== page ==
Third, some Christians seem to believe that they understand anti-Semitism and can determine whether or not they are anti-Semitic. After centuries of prejudice and persecution of Jews by Christians culminating in the holocaust, one might think that such persons would at least have the humility to keep silent on such matters. It is true that not every criticism of Israel is anti-Semitic, but one-sided resolutions that do not acknowledge the pain of Israelis, that were composed without the consultation of mainstream Jewish leaders in the U.S. or Israel (but with the extensive consultation of Palestinians), and that treat the conflict in terms of simplistic cliches can only lead to the conclusion that the writers and supporters of such resolutions simply do not care much for Jews.
For those like me, deeply involved in Jewish-Christian dialogue, this is all rather depressing. I have devoted my entire professional life as a scholar and teacher to studying and teaching both Judaism and Christianity. I studied New Testament and early Judaism at Harvard and Yale and have had the privilege to teach New Testament, Hebrew Bible, comparative religion, and Jewish studies (as well as many other subjects in religion) in several different contexts. Now I teach at a Christian seminary and have always been committed to working in this kind of interfaith and intercultural context. From time to time, I wonder what I’m doing when I see the same problems come up again and again and again. But sometimes you have to follow Sisyphus–just keep trying to roll that rock up the hill.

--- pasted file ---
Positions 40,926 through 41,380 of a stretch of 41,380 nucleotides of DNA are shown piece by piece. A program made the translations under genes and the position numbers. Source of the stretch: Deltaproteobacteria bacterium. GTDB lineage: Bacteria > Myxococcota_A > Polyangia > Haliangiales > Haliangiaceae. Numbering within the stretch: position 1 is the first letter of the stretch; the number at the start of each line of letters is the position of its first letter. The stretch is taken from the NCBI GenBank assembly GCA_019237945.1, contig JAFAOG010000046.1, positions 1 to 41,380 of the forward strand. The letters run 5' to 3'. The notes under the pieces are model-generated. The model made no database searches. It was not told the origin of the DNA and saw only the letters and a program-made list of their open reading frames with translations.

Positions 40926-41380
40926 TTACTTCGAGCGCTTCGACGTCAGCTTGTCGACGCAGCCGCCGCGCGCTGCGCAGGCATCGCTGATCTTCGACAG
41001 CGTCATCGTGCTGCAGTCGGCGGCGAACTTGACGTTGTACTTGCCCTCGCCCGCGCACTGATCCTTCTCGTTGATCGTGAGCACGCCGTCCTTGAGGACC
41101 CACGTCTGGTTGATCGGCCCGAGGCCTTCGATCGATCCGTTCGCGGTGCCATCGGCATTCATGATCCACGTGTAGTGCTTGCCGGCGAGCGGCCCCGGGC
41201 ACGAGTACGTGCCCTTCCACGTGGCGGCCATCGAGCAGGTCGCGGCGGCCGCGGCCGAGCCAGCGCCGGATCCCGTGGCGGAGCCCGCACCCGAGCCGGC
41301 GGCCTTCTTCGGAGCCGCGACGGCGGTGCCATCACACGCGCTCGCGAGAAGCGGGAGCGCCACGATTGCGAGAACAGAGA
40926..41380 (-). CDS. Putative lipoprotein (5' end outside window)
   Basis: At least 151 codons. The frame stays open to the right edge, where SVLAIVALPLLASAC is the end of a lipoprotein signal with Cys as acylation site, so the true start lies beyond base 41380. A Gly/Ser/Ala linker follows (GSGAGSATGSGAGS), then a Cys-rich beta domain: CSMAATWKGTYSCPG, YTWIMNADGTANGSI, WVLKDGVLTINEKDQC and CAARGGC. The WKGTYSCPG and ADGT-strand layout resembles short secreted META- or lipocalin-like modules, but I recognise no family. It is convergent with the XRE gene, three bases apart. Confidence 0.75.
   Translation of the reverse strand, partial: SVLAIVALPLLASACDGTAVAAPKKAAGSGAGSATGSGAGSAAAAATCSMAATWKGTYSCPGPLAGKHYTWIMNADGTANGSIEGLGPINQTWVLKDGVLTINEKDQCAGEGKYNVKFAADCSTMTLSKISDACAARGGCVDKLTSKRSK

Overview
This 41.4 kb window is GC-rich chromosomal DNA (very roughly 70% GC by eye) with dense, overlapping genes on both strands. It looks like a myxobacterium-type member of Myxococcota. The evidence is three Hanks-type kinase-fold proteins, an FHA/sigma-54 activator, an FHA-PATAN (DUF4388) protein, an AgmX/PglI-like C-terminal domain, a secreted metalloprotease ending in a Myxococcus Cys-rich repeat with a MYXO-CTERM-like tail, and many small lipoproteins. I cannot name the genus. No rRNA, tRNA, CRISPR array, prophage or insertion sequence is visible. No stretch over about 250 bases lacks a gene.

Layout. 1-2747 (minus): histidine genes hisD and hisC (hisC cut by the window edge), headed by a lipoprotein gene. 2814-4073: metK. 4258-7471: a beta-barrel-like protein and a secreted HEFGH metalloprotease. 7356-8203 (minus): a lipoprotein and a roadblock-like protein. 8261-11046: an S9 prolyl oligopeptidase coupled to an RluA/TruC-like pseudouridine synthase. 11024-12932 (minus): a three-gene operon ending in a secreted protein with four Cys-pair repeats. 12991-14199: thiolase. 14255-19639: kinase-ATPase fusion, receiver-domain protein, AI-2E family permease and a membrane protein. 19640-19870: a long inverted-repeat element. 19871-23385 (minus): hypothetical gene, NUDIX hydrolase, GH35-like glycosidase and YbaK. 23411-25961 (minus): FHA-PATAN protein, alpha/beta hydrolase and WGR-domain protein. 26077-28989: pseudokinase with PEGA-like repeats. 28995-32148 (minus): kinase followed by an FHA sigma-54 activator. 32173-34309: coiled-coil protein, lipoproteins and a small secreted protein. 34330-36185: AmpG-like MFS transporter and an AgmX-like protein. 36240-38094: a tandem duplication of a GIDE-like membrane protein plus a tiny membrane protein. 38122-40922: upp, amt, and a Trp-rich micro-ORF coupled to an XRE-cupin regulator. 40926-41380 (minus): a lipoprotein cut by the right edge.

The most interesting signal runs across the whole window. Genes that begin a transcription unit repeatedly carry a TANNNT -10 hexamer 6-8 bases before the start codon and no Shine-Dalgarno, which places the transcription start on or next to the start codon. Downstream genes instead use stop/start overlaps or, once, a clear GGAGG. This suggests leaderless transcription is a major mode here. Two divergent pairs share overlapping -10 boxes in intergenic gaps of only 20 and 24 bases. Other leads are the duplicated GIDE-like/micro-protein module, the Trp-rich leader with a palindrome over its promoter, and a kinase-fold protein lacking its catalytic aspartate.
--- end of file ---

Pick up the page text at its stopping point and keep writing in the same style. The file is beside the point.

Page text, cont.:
I still strongly believe in dialogue. Otherwise, the extremists win and the vast mainstream of peace-loving human beings lose. In addition, many members of mainline denominations do not share the political beliefs of their leaders and representatives. Somehow, we have to reach these people and empower them. Anti-Israel resolutions are essentially done-deals before the national meetings take place and reflect the interests of certain elites. Jews and Israeli victims of terrorism have certainly not been part of the process. We need to move proactively at the beginning, not at the end, of the development of these resolutions, if we want to have a significant effect. At the same time, dialogue has to begin from a different place. No more can we simply sit and be nice to one another and muse about our commonalities. We have to find a way to talk about painful topics that engender strong emotions and recognize and celebrate our different approaches to life and spirituality. Honesty has to enter into the discussion. Self-criticism on all sides is vital. I certainly am ready to criticize Israel where appropriate (e.g. on settlement policy), yet am still strongly Zionist.
But, in the end, enough Christians have to decide that Jews are as fully human and as fully accepted by God as are Christians. The view that they are not is something that ideologues on the Christian left and right seem to share. Some liberal Christians engage in dehumanization by treating Israel unjustly and expecting Jews to sit quietly and meekly while under attack, by talking primarily to far-left, anti-Zionist Jews outside of the Jewish mainstream, and by viewing Zionism as contemptible. Some conservative Christians engage in dehumanization by promoting the idea that Jews (and other non-Christians) will not be saved, by attempting to convert Jews to Christianity, and by advocating a conflagration in the Middle East that will culminate in the second coming of Jesus and the triumph of Christianity.